Pride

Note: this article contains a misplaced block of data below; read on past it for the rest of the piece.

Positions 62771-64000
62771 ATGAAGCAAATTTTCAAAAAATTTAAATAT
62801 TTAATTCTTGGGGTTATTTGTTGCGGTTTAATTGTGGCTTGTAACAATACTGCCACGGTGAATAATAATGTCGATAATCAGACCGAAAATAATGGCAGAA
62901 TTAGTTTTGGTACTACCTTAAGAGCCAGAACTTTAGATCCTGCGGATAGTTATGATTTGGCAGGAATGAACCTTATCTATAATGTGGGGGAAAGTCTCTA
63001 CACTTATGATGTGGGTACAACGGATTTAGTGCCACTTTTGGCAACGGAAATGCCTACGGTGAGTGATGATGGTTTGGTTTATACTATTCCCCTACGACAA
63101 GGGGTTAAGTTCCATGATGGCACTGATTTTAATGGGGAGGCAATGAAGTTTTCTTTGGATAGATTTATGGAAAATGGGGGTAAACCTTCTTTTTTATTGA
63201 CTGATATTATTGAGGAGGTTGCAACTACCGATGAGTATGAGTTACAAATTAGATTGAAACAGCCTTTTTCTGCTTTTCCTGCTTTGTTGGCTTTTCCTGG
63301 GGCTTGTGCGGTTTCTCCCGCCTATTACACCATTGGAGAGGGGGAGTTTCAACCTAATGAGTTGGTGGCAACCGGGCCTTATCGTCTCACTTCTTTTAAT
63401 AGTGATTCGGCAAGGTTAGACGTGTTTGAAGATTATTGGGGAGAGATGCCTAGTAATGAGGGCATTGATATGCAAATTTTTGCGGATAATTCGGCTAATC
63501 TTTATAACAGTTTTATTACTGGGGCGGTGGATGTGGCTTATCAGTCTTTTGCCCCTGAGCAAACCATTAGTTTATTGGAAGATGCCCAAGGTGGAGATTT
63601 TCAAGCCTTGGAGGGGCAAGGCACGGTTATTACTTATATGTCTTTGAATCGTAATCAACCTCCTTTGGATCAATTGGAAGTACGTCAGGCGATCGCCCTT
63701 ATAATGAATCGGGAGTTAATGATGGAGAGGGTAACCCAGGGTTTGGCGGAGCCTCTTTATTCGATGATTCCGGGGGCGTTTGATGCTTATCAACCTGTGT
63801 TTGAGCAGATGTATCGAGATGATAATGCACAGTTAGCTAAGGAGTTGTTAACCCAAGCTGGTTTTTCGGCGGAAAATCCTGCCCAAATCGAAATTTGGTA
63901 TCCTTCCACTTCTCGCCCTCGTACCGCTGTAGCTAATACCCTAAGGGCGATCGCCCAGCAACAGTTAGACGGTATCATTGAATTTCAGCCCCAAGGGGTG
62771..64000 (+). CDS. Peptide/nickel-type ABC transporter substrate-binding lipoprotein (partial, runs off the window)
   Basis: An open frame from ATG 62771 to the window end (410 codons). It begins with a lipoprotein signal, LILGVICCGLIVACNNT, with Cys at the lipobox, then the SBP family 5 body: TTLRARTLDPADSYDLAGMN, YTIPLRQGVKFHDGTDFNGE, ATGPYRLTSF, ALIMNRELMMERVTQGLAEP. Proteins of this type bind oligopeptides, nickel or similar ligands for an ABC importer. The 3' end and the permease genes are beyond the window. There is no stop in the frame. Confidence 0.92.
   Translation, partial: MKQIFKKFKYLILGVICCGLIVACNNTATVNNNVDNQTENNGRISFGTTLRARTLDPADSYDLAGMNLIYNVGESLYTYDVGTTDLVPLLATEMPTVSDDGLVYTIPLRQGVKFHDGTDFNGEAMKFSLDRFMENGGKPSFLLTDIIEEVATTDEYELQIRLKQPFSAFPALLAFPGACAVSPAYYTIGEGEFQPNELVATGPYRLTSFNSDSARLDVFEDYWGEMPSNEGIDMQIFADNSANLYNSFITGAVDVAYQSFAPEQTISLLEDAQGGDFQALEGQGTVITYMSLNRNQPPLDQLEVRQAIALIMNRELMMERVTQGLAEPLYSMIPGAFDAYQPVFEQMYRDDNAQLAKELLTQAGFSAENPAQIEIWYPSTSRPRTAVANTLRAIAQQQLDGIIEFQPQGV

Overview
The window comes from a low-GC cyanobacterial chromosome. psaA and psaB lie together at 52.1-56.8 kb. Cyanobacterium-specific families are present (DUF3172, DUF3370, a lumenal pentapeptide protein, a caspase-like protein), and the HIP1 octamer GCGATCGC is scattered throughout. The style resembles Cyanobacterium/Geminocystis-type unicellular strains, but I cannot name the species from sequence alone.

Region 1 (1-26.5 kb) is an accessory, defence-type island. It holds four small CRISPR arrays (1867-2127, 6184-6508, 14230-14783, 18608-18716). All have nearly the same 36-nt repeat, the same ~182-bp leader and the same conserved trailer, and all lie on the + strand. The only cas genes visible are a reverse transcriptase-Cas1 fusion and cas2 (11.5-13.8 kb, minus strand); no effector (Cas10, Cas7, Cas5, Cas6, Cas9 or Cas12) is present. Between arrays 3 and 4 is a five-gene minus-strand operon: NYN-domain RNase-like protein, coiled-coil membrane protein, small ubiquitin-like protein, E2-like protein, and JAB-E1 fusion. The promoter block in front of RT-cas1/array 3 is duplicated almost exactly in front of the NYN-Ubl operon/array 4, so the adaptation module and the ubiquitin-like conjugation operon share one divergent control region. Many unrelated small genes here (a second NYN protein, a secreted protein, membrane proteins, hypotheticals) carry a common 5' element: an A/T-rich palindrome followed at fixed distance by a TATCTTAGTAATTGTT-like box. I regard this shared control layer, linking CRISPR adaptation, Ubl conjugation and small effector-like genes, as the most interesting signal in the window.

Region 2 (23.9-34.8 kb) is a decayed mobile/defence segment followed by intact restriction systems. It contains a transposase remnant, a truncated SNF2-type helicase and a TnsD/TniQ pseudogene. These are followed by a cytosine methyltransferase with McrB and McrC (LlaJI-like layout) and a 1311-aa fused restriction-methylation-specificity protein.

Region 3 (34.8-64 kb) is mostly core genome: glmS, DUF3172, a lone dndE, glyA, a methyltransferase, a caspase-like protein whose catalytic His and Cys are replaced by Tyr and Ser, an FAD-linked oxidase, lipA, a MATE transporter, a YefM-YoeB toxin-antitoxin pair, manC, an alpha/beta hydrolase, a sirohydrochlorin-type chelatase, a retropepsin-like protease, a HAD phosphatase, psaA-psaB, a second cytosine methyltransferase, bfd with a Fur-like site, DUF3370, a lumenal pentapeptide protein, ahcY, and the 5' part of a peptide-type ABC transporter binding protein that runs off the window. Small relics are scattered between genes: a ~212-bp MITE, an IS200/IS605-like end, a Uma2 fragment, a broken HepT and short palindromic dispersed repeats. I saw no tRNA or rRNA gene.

There used to be an ad for a fly spray – Mortein, I think – that said that when you are on a good thing, stick to it.  It should be the first maxim of advocacy (and the writing of judgments) – if you have good point, stick to it, and do not spoil it with a dud.  This advice is ignored by novices, as we saw with Mr Crowe, and zealots.  People making a moral or political point can come within the second category.  The movie Pride is well intentioned and by and large well done, but in its zeal to promote tolerance about gays it loses aim and focus.  In the great miners’ strike of 1984, the British coal miners, especially in Wales, fought for survival against Margaret Thatcher and lost.  Her demonology is assumed and assured, but we see next to nothing of Arthur Scargill, the miners’ leader, because his ambition, crookedness, and disloyalty make Mrs T look like a saint.  A gay and lesbian action group decides to intervene to help other victims of the oppression by the unthinking masses, but intolerance on social issues is more entrenched among blue collar workers, especially in  a former Methodist bible belt.  We get the heart warming breaking down of barriers, and some fearful stereotypes on either side, but since we know that the miners lose , to what end?  Some parts are delivered with assurance and conviction, but for some there will be too many parts, and there is the danger that people on both sides of what is a black hats and white hats movie, with a female Judas, will become uncomfortably typed – how do the Welsh respond to their being different but counted among the good guys and bad guys.  The point, though, is worth making – and as I was reminded on the way home, this all took place more than thirty years ago, and a lot changes now in such a span of time.

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